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2005-09-24 13:48:00
Consulate Lagos
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This record is a partial extract of the original cable. The full text of the original cable is not available.

241348Z Sep 05
						C O N F I D E N T I A L SECTION 01 OF 02 LAGOS 001480 



E.O. 12958: DECL: 09/13/2015

Classified By: Consul General Brian L. Browne for Reason 1.4 (D)

1. (C) Summary: In an August conversation with the Consul
General, Minister of Solid Minerals Oby Ezekwesili stressed
the President will step down in 2007. Despite urging from
several quarters to prolong his tenure, Obasanjo wants to
make room for a reformer from the next generation of Nigerian
politicians. Obasanjo vehemently opposed the presidential
aspirations of former head of state Babangida, Vice President
Atiku and former Lagos military governor Marwa, said
Ezekwesili, a member of Obasanjo's inner circle of economics
reformers. To off-balance his enemies, to keep his allies on
his side for as long as possible, and to prevent himself from
being deemed a lameduck, Obasanjo will not reveal his true
intentions (retirement) until the eleventh hour, Ezekwesili
forecasted. End summary.



2. (C) During a late August conversation, Solid Minerals
Minister Oby Ezekwesili told the Consul General that
President Obasanjo was under tremendous pressure to remain in
office beyond 2007. In addition to the political hacks and
presidential courtiers who flock to Aso Villa, Obasanjo was
being pressed by some respected voices inside and outside
Nigeria. These voices were hard for Obasanjo to ignore,
Ezekwesili maintained. Most of Nigeria's leading businessmen
have privately asked Obasanjo to continue in office. Many
African leaders have also given private counsel that he
should stay for the good of the continent. (Comment:
Ezekwesili acknowledged that some leaders who wanted Obasanjo
to remain were acting in their own benighted self-interest.
Many of the leaders want to remain in power themselves.
Should Obasanjo extend his tenure, it would make it
fashionable for them to do the same. Something similar can
be said of Obasanjo's support among Nigerian business
leaders. The administration has been good to certain key
businesspeople and they to it. Predictably, these business
figures would like to continue this profitable relationship.
End comment.)

3. (C) Nevertheless, Ezekwesili said President Obasanjo
would step aside for a like-minded reformer of the next
generation of Nigerian politicians. Ezekwesili, a close and
staunch supporter of the President, said she has discussed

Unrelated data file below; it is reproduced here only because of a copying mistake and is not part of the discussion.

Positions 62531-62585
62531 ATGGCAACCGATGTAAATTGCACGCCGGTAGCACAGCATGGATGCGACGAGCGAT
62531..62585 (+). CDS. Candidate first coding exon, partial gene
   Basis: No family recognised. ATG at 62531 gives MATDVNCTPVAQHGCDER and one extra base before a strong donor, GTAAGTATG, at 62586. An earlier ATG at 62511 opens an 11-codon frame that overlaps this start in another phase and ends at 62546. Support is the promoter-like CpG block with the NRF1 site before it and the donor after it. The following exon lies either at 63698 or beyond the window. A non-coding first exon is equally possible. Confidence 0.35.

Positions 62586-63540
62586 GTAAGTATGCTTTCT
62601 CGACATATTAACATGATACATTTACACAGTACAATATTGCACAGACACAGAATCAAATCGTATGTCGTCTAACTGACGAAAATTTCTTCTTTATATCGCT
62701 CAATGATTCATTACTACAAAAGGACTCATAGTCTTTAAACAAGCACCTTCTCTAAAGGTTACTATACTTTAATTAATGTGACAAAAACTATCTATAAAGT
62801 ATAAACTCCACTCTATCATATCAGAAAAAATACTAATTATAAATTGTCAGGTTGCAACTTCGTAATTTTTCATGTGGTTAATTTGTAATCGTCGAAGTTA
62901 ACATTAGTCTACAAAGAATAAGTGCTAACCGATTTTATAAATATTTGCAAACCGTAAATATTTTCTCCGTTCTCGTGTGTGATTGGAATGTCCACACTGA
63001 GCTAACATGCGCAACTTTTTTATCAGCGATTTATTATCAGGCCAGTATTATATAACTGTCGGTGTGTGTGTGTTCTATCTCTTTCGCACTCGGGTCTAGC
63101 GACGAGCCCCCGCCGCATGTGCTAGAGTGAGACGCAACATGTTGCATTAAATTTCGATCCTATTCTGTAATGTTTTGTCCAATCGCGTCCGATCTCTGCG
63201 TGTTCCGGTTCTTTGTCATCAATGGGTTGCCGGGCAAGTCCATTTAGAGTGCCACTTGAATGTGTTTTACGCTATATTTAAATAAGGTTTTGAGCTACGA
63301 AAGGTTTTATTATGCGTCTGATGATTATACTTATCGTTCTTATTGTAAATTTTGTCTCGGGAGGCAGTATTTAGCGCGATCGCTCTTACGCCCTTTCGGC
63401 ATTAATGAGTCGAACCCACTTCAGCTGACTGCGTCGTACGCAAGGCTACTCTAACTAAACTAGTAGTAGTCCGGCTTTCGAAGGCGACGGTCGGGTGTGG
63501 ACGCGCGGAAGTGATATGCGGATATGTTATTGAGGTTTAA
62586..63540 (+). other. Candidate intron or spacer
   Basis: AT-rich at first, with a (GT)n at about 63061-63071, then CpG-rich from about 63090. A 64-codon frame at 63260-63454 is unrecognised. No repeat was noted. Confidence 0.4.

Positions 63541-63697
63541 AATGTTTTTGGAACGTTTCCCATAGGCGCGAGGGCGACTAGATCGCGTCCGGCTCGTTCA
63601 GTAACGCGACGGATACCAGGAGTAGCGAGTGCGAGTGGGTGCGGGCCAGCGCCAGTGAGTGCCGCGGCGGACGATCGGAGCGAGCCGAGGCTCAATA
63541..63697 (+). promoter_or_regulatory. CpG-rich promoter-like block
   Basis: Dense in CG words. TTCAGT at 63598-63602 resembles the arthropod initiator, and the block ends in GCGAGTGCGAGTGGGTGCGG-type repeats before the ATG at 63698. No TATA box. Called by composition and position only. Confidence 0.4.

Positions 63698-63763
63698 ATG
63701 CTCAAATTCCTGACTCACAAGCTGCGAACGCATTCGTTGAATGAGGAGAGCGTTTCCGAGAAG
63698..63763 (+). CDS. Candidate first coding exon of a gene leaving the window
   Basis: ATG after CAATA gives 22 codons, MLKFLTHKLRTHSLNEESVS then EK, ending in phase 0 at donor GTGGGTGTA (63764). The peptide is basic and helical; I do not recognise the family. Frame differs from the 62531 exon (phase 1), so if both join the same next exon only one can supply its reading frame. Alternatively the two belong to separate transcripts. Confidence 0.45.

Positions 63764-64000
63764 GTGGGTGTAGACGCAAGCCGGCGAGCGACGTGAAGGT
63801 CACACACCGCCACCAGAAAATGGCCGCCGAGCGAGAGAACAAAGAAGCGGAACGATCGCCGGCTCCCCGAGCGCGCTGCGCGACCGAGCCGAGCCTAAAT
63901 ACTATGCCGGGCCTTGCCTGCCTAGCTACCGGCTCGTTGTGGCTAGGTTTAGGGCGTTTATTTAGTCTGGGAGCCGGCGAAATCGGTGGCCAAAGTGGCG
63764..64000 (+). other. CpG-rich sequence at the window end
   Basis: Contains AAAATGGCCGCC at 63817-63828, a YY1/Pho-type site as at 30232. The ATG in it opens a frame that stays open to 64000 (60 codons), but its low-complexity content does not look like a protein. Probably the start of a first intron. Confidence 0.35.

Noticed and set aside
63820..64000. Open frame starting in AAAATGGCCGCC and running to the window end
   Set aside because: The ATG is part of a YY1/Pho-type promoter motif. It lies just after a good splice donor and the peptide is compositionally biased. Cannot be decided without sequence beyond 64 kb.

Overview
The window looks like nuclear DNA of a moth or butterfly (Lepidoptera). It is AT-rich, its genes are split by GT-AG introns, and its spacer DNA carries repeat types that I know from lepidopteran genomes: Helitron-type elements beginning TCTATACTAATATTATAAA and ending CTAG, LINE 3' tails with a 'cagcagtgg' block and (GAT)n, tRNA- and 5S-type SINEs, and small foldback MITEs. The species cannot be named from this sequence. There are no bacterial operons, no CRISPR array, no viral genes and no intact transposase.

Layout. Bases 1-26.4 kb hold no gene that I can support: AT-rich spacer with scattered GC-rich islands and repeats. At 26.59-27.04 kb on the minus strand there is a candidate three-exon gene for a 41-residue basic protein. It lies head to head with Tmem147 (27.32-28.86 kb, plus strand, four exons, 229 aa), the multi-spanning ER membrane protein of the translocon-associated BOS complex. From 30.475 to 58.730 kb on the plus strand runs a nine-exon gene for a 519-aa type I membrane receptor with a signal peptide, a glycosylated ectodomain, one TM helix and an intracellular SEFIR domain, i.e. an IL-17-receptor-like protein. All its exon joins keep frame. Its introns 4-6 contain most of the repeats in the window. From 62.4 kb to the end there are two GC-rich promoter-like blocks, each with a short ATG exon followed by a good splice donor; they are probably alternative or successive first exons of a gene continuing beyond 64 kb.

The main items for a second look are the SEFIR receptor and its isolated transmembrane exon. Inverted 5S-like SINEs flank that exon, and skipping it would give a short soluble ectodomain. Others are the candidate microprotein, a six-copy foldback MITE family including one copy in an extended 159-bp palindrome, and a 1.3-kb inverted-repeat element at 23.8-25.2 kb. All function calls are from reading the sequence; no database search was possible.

the issue with the President several times. During each
discussion, his focus has been on protecting his legacy as a
democratic reformer. The only way to do this was to
relinquish power in 2007. While in the short term the
benefits to remaining are clearly apparent, Obasanjo feared
that tinkering with the constitution could do long-term harm
by setting a precedent that could allow a truly ruthless

individual to perpetuate himself in power. Conversely, the
problems with leaving office in 2007 were manifold; much work
needed to be done on many fronts to ensure democracy takes
firm root. The most obvious problem was the identification
of a successor. Obasanjo thought it time to close the book
on his generation, with his administration being the final
chapter for a generation that has ruled and more often
misruled Nigeria for over roughly 30 years, Ezekwesili opined.

4. (C) Ezekwesili stressed that Obasanjo recoiled from the
notion of Vice President Atiku, former Head of State
Babangida or former Lagos Governor Marwa succeeding him.
Leaving Nigeria in the hands of one of these three, who
currently are the PDP's leading candidates, was a prospect
that tormented the President. Ezekwesili declared, "Never,
never, never!" to the idea of one of this trio ascending to
the presidency. Ezekwesili stressed Obasanjo was seriously
ruminating about the question of his successor. She thought
the President would suffer the public speculation and
suspicion that he wants to remain in power after 2007. The
most important thing for the President was getting the
succession right. If he had to endure bad press and comments
in the interim, Obasanjo was willing to do so, she asserted.

5. (C) She indicated Obasanjo was viewing several governors
as well as a few current ministers as potential successors.
Ezekwesili predicted Obasanjo would tarry until the last
moment before he publicly committed to a successor. This way
he would keep the Babangidas and Atikus on their haunches -
they could not make a decision until he did. They must then
temporize. Also, it would keep his genuine as well as
convenient allies in line. Until he anointed someone, all
factions that sought his blessings would continue to curry
his favor by acting according to his aims. Once he
identified his favorite, some of the losers might become
active dissidents, reasoned Ezekwesili.

6. (C) Comment: Ezekwesili is very close to and fond of the
President. Thus, she sees him as many Nigerians do not and
she gives the most charitable explanations to his actions,
again, a predilection many Nigerians do not share. Yet, we
believe she has honestly recounted her discussions with
Obasanjo. He probably has told her he will leave. However,
he has probably told advisors of a less principled mold than
Ezekwesili that he is inclined to renew his lease on Aso
Villa. This may be part of a deliberate tack by Obasanjo to
keep everyone guessing or it could be the action of a usually
decisive man caught on the horns of one of his life's and his
nation's greatest dilemmas. End comment.

7. (U) This cable has been cleared by Embassy Abuja.